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Case study: Risks of Primulot Depot and pimulot to pregnancy

MagazineMarch 1996 (Vol. 6 Issue 12)Case study: Risks of Primulot Depot and pimulot to pregnancy

The fourth time that I became pregnant in 1976, my gynecologist put me on a course of treatment of Primulot Depot 250 mgs, injected intramuscularly for about 12 weeks

I had three miscarriages. The fourth time that I became pregnant in 1976, my gynecologist put me on a course of treatment of Primulot Depot 250 mgs, injected intramuscularly for about 12 weeks.

In April 1977 I gave birth to a little girl. In 1979 I became pregnant again and returned to the same consultant for advice on how to maintain the pregnancy. He told me that the treatment that I'd received in 1976 had since been withdrawn from the market because of unwanted side effects, particularly in baby girls. He went on to prescribe a tablet called Pimolut 10 mg, to be taken daily from my seventh week of pregnancy until my 16th week. I gave birth to another baby girl in 1980.My concern now is whether these hormones may have been responsible for the health and hormonal imbalances in my daughters, both of whom have experienced extremely difficult problems, starting at age 15. Conventional medicine has been of little help in finding the reasons for their ill health and severe emotional problems. Eventually, a doctor at The Centre for the Study of Complimentary Medicine at Southampton confirmed that they have both had liver, kidney, circulatory and hormonal (progesterone) deficiencies. Up until recently he could not offer an explanation as to why both my daughters should be having all these problems. I mentioned in passing my treatment during my pregnancies, and it was his opinion that the chances seemed pretty high that this was the reason. E R, Havant, Hants.....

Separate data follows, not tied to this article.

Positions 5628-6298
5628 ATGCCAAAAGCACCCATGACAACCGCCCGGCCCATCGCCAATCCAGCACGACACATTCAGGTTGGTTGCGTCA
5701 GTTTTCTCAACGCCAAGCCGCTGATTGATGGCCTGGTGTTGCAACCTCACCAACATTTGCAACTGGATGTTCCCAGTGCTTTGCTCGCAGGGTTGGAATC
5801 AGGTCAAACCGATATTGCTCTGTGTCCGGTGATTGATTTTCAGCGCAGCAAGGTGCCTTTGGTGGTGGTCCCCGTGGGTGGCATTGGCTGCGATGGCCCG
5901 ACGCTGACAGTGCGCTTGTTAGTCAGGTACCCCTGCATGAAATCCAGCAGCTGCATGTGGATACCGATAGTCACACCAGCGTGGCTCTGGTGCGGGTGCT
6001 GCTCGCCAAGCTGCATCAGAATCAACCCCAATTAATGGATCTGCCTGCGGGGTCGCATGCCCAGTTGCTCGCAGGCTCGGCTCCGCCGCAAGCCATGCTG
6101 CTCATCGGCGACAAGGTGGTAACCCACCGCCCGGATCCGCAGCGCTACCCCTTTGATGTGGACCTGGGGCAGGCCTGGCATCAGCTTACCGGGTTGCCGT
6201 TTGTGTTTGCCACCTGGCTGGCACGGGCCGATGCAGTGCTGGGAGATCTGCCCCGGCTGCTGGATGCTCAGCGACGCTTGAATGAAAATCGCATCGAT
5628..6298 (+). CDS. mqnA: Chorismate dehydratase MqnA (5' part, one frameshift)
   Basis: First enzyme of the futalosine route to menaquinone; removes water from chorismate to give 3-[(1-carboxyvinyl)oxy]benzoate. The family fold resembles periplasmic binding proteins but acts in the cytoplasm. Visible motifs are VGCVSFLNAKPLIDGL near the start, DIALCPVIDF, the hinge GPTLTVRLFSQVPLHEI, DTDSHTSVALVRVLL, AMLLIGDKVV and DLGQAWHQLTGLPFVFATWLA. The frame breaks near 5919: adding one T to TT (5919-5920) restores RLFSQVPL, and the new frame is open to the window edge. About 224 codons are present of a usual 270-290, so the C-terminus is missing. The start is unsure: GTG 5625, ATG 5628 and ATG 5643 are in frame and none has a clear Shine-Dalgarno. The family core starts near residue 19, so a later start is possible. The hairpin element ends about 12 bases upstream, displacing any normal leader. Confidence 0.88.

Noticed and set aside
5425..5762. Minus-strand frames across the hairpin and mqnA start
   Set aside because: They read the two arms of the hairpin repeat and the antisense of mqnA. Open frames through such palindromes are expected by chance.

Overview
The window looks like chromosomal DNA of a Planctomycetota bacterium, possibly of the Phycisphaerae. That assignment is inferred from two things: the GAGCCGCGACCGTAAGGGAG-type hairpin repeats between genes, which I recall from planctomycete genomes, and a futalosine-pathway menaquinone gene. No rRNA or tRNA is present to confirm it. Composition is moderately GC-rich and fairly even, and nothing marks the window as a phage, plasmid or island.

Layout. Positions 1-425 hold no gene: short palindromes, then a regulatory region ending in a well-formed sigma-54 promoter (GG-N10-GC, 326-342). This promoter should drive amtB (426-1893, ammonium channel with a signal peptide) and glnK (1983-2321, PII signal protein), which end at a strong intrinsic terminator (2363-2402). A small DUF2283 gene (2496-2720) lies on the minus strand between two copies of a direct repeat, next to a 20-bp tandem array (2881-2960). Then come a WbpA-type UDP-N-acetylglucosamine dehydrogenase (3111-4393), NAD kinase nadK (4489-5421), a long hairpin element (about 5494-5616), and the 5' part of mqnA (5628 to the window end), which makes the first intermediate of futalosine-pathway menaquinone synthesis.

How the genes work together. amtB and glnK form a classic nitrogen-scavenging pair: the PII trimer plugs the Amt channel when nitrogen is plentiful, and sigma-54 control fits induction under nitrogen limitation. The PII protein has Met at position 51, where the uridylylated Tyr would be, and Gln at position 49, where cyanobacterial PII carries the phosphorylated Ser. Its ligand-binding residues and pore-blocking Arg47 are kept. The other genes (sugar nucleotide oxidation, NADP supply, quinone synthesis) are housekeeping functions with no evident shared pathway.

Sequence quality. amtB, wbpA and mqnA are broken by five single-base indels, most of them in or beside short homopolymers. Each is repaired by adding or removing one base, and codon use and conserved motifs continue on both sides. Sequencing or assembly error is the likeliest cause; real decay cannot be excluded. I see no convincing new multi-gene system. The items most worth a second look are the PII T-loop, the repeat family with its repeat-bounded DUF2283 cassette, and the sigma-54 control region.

Primolut, which, incidentally, is still on the market for all sorts of menstrual disturbances, is made up of the progestogen norethisterone (norethidrone in the States). These days, it's not supposed to be taken during pregnancy, after it was found to cause severe disturbances in both mother and baby.

According to the Physicians Desk Reference, progestogens taken during pregnancy have been known to have adverse effects on liver function and cause circulatory problems (including stroke), hormone imbalances and breast cysts; WDDTY panellist Dr Ellen Grant has treated several similar cases, she says, of daughters exposed to progestogens in the womb. Nutritional medicine may help to minimize the damage. Alternative practitioners out there: any other suggestions?


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